A woman from Medillin, Columbia participated in a study led by researchers at the University of Antioquia in Medellín that has tracked roughly 6000 members of her extended family. About one-fifth of them carried an Alzheimer’s-causing mutation in a gene called presenilin 1; these carriers generally developed dementia in their late 40s. Yet the woman didn’t show the first signs of the disease until her 70s, even though she, too, carried the mutation. (Science, Nov 2019)
Despite being a member of one of the largest families afflicted by autosomal dominant Alzheimer’s disease, this woman also inherited two copies of a different mutation, the APOE3 Christchurch (R136S) mutation. Researchers currently think that inheriting two copies of this rare mutation protected this woman from early-onset dementia by inhibiting the binding of a specific sugar compound to the APOE gene.
The patient was flown to Mass General Hospital for imaging tests that revealed an astounding buildup of amyloid plaques in her brain. Her amyloid beta levels were far higher than the levels seen in young mutation carriers who are already cognitively impaired. The presenilin 1 mutation she carriers causes amyloid-beta overproduction. Her doctors described her as very sharp and independent with a brain that is functioning very well compared to people who are 45 or 50. She had only one year of formal education, and it is thought that her cognitive protection came from her biology rather than cognitive reserve.
Family members who inherited only one copy of the APOE3 Christchurch mutation (which is extremely rare on its own) still developed early-onset Alzheimer’s disease. The delay in dementia was only present in the woman who inherited two copies of the rare APOE3 Christchurch mutation. This case study provides a compelling example of an individual with a disease-causing mutation who remained cognitively unimpaired until much later in life. By identifying risk-reducing genes, investigators can take the next steps to understand the mechanism of action of protective mutations.
Dr. Guojun Bu, a member of the Cure Alzheimer’s fund research leadership group, was quoted in the New York Times article: “when you have delayed onset of Alzheimer’s by three decades, you say wow. The research suggests that instead of drugs attacking amyloid or tau, which have failed in many clinical trials, a medication or gene therapy targeting APOE could be promising.” APOE is an important gene for late-onset Alzheimer’s disease risk. A person has the possibility of inheriting three different versions of the gene: APOE2, APOE3, and APOE4. Inheriting two copies of APOE4 greatly increases the risk of developing Alzheimer’s disease. APOE2, on the other hand, lowers the risk of disease.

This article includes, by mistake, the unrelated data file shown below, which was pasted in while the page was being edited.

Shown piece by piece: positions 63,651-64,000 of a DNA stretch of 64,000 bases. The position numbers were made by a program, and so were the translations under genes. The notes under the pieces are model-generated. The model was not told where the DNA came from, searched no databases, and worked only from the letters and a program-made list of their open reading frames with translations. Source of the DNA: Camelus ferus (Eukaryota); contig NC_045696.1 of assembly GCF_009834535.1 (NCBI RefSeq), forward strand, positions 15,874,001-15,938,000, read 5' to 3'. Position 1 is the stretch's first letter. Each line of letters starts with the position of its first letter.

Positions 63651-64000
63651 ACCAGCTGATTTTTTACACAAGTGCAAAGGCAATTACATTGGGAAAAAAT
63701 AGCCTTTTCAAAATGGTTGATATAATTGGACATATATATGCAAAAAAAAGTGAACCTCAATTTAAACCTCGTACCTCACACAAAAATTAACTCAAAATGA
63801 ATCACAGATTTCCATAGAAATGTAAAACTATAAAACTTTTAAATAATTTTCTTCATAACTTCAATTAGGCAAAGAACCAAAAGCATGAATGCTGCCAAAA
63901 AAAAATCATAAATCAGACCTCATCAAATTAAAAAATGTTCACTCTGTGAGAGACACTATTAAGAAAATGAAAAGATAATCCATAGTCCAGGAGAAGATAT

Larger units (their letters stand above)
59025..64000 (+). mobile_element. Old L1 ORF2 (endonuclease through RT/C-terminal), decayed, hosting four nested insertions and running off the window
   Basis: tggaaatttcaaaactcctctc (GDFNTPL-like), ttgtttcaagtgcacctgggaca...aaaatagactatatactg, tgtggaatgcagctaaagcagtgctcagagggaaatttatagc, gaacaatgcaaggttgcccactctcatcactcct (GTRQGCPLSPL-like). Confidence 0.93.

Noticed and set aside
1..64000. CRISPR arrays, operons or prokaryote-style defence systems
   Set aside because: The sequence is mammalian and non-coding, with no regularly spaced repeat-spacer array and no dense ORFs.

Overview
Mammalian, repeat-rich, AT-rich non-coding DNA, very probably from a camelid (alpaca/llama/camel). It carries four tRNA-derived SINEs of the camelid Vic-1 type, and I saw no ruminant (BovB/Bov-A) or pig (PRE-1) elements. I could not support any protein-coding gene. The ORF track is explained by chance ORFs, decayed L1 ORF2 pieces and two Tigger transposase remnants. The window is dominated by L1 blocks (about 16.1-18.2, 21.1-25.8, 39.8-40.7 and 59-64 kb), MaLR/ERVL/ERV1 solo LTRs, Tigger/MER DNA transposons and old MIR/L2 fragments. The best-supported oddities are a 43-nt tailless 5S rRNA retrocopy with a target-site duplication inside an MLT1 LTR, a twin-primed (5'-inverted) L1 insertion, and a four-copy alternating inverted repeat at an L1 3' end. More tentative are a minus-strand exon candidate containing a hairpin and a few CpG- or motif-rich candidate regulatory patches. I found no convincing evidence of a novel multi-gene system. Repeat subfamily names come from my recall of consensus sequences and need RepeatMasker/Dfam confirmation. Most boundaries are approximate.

One of the scientists from the team, Dr. Francisco Lopera, said: “This case is a big window to discover new approaches.” There are several researchers that Cure Alzheimer’s Fund is actively supporting who are interested in the question of APOE and its ability to bind to various sugars and the impact that inhibiting this interaction can have on decreasing the spread of tau throughout the brain.
In a comment on AlzForum, Dr. David Holtzman provided the following opinion: “Since the person has a high amyloid load but less tau pathology, one wonders whether the effect of this ApoE variant is somehow decreasing the ability of ApoE to initiate a microglial-mediated inflammatory response to tau pathology.”
Dr. Holtzman also provided some clues regarding the potential mechanism of action for the protective mutation: “The fact that the ApoE3 Christchurch does not bind to the LDLR receptor of heparan sulfate proteoglycans (HSPG) very well suggests several mechanisms to further explore regarding how ApoE may be modulating inflammation, tauopathy progression, and neurodegeneration.”
Cure Alzheimer’s Fund has supported grants from Dr. Marc Diamond of the University of Texas Southwestern Medical Center in Dallas to study how tau binds to the sugar, heparan sulfate proteoglycan (HSPG). It is thought that tau binding to HSPG helps it spread throughout the brain. One hypothesis is that certain forms of APOE have different abilities to bind to HSPG. The less APOE that binds, the harder it is for tau to spread.
Studies in mouse models from Dr. Holtzman’s lab have suggested that the APOE4 genetic mutation can worsen tau pathology independently of its effect on amyloid. More studies with humans will be crucial to determine whether APOE influences the spread of tau.
In an interview with Science magazine, Cure Alzheimer’s Fund research leadership group member Dr. Marc Diamond said: “It will require much more study to understand if this relationship exists. The Christchurch mutation might have protective effects unrelated to HSPGs; it is also possible that genes other than Christchurch protected the woman.”
For the time being this woman’s story remains a compelling case for a rare mutation providing insights into a potentially protective mechanism in Alzheimer’s disease.
To read the full account of how this mutation was uncovered, please visit the New York Times: https://www.nytimes.com/2019/11/04/health/alzheimers-treatment-genetics.html
For more information on this remarkable case study, please visit Science:
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